On 6th April, 2018, Mark Carney gave a speech to the International Climate Risk Conference for Supervisors in Amsterdam, Netherlands. He titled it “A Transition in Thinking and Action” and used the opportunity to define the major risks linked to climate change. The increased risks from natural disasters and adverse weather events he termed “Physical Risk” but he also coined the term “Transition Risk” to describe a new category of challenges facing industry.
These transition risks are business related risks that come with societal and economic shifts toward a climate friendly, low-carbon future. The risks include policy and regulatory risks associated with climate change, as well as technological and innovation risks. These are all risks that businesses need to account for as the government’s low-carbon agenda becomes increasingly aggressive and creates both capital and operational consequences for businesses. The implications of transition risks for business are still relatively unknown as most jurisdictions have yet to implement the climate policies needed on a large scale. With a host of legislation already in the pipeline, however, and governments legally committed to Net Zero by 2050, these risks are inevitable.
Transition risk is related to the need to transition industry regulators to reduce carbon emissions. Whilst physical risk refers to the more direct effects of climate change, including severe weather events such as flooding, droughts and storms, transition risk refers to the change in industry that governments will deliver as they seek to balance the scales.
Transition risk drivers cover the regulatory changes required to create a low carbon, Net Zero economy. This includes changes in market dynamics as consumers demand Net Zero initiatives and products from the brands they buy from, voting with their wallets. It also includes investors and market reactions as the value of assets reliant on carbon emissions is threatened by changing government policies and consumer attitudes. In the medium term, these risks could also come from technological changes which supersede legacy business models and approaches.. Lastly, it covers the legal risk, including the threat of litigation, if businesses continue to act in a way that threatens Net Zero.
Transition risk is worst for financial institutions that have large exposure to GHG (greenhouse gas) emitting firms as well as limited flexibility to adjust their exposure in time. The built environment is one of the riskier areas for lenders, with residential property accounting for a fifth of all UK emissions and a lot of incoming legislation that’s designed to prompt the private sector to take action to reduce those emissions.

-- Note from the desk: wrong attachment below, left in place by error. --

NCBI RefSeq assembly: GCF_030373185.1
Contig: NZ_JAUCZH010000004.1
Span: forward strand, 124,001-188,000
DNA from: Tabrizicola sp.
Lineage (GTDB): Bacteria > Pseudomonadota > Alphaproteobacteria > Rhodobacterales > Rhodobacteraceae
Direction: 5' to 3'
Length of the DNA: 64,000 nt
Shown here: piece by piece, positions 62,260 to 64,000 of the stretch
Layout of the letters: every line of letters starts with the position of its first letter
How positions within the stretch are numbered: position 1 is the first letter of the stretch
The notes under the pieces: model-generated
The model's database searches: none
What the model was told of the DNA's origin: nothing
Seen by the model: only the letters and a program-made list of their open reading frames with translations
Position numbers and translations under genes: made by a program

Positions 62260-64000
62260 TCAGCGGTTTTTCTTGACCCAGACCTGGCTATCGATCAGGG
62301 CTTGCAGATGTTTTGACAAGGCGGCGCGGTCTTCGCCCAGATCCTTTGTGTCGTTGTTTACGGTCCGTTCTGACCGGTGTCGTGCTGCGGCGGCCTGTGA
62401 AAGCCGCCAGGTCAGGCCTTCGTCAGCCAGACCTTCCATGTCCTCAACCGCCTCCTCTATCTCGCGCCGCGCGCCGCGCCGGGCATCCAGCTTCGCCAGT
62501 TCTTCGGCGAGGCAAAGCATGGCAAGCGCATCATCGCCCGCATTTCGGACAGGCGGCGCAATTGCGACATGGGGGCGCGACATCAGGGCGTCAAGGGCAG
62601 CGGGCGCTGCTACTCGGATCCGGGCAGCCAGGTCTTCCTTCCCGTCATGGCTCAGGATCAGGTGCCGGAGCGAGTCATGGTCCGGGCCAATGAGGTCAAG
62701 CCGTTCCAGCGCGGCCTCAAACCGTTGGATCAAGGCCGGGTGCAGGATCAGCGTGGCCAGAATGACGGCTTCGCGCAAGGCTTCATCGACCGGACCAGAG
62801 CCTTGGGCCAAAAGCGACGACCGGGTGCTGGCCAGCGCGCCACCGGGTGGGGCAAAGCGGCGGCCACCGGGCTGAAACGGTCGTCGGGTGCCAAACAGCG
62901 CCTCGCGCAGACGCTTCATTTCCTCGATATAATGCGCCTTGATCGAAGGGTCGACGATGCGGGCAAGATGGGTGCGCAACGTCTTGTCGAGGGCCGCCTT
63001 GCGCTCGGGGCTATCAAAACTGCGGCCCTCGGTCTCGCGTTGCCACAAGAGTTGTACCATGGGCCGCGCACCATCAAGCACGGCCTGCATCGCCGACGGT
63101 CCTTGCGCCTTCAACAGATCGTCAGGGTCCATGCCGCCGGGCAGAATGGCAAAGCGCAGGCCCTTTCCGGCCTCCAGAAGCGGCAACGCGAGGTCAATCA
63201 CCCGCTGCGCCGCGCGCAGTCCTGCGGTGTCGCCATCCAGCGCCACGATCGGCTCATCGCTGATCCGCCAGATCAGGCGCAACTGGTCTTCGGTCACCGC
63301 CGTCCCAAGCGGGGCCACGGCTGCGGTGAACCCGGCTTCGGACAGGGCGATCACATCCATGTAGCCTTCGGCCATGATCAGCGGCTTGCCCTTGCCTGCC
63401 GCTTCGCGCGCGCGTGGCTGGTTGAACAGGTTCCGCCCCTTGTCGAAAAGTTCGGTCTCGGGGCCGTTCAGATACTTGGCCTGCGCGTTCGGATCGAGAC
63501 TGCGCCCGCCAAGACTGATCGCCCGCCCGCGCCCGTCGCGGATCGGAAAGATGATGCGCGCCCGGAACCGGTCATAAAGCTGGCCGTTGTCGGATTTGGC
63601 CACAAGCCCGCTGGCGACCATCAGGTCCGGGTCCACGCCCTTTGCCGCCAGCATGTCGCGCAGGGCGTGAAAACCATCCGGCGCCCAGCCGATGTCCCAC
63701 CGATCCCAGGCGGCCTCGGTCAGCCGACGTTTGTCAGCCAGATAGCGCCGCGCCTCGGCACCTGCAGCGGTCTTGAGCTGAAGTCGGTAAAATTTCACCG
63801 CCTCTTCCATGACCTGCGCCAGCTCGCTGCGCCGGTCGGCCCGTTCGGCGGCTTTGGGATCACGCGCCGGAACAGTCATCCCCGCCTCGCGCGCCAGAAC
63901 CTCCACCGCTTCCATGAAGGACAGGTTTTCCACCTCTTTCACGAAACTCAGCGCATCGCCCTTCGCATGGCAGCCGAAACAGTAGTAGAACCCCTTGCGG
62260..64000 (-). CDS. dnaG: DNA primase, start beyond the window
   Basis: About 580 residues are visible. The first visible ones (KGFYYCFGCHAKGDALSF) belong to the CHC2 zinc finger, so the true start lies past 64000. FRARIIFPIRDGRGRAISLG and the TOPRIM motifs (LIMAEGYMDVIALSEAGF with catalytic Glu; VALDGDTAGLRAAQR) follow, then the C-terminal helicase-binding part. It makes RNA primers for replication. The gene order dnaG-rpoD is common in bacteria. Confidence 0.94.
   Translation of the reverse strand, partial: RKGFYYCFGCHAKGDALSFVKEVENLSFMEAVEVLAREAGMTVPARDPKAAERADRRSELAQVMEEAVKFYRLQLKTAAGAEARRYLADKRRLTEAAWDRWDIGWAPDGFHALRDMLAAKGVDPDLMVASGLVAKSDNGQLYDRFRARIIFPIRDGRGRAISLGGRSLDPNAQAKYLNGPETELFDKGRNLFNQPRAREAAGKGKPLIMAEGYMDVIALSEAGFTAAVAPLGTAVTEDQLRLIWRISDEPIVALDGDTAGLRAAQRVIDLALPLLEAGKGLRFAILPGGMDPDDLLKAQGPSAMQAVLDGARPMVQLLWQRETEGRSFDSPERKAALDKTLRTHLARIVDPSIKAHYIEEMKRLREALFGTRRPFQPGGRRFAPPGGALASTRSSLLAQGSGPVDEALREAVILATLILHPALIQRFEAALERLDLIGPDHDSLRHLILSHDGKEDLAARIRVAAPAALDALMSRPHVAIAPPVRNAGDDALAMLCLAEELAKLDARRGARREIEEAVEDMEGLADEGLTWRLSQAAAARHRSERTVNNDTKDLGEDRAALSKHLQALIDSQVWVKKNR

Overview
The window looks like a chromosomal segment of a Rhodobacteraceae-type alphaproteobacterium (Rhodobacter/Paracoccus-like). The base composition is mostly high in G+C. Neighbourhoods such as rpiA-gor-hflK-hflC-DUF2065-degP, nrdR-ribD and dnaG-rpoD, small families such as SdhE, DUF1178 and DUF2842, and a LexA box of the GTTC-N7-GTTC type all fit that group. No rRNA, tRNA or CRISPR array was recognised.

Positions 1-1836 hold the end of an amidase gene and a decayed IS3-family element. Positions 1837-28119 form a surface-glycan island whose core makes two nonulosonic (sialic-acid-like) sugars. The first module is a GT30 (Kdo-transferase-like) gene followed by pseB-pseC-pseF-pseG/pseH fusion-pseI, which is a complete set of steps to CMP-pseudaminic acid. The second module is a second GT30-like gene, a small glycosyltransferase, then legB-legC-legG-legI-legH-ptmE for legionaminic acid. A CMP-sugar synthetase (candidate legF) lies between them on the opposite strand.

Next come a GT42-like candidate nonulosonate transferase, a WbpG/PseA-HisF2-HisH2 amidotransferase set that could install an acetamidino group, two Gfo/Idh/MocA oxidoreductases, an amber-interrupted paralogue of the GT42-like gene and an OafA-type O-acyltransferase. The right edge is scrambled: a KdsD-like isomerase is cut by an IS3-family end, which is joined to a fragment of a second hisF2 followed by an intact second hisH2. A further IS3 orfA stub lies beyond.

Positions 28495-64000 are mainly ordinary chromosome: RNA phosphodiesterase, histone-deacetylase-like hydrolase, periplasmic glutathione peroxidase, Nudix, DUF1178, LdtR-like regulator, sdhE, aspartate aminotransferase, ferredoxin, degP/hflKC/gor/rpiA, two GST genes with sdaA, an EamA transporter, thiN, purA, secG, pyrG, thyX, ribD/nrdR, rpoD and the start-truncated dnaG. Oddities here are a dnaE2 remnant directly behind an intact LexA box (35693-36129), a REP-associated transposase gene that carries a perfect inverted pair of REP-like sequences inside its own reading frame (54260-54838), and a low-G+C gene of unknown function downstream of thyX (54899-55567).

This means that lenders need to support their customers to reduce household emissions on a large scale. Kamma estimates that, to hit the government proposed target of an average EER C amongst mortgaged portfolios, lenders will need to provide £48.3 billion in new funding.
The first step, as with any new risk, is to quantify the size of it. For lenders with patchy property data this means closing blind spots through the acquisition of new datasets and high grade address-matching. Supported by more accurate and precise data, these lenders can then categorise and segment properties based on the size of risk, affordability and the support required for customers to reduce property emissions. For some lenders, this will simply mean supporting the education and behaviour change of their customers, for others it may mean funding to support home improvements.
With lenders trying to establish their green credentials and markets starting to recognise green assets with a “greenium” the stakes have never been higher. Lenders with access to state of the art property data are able to make more informed decisions at every stage of this process, and are less likely to have their financial stability disturbed, all whilst delivering competitive advantage in the market of tomorrow.
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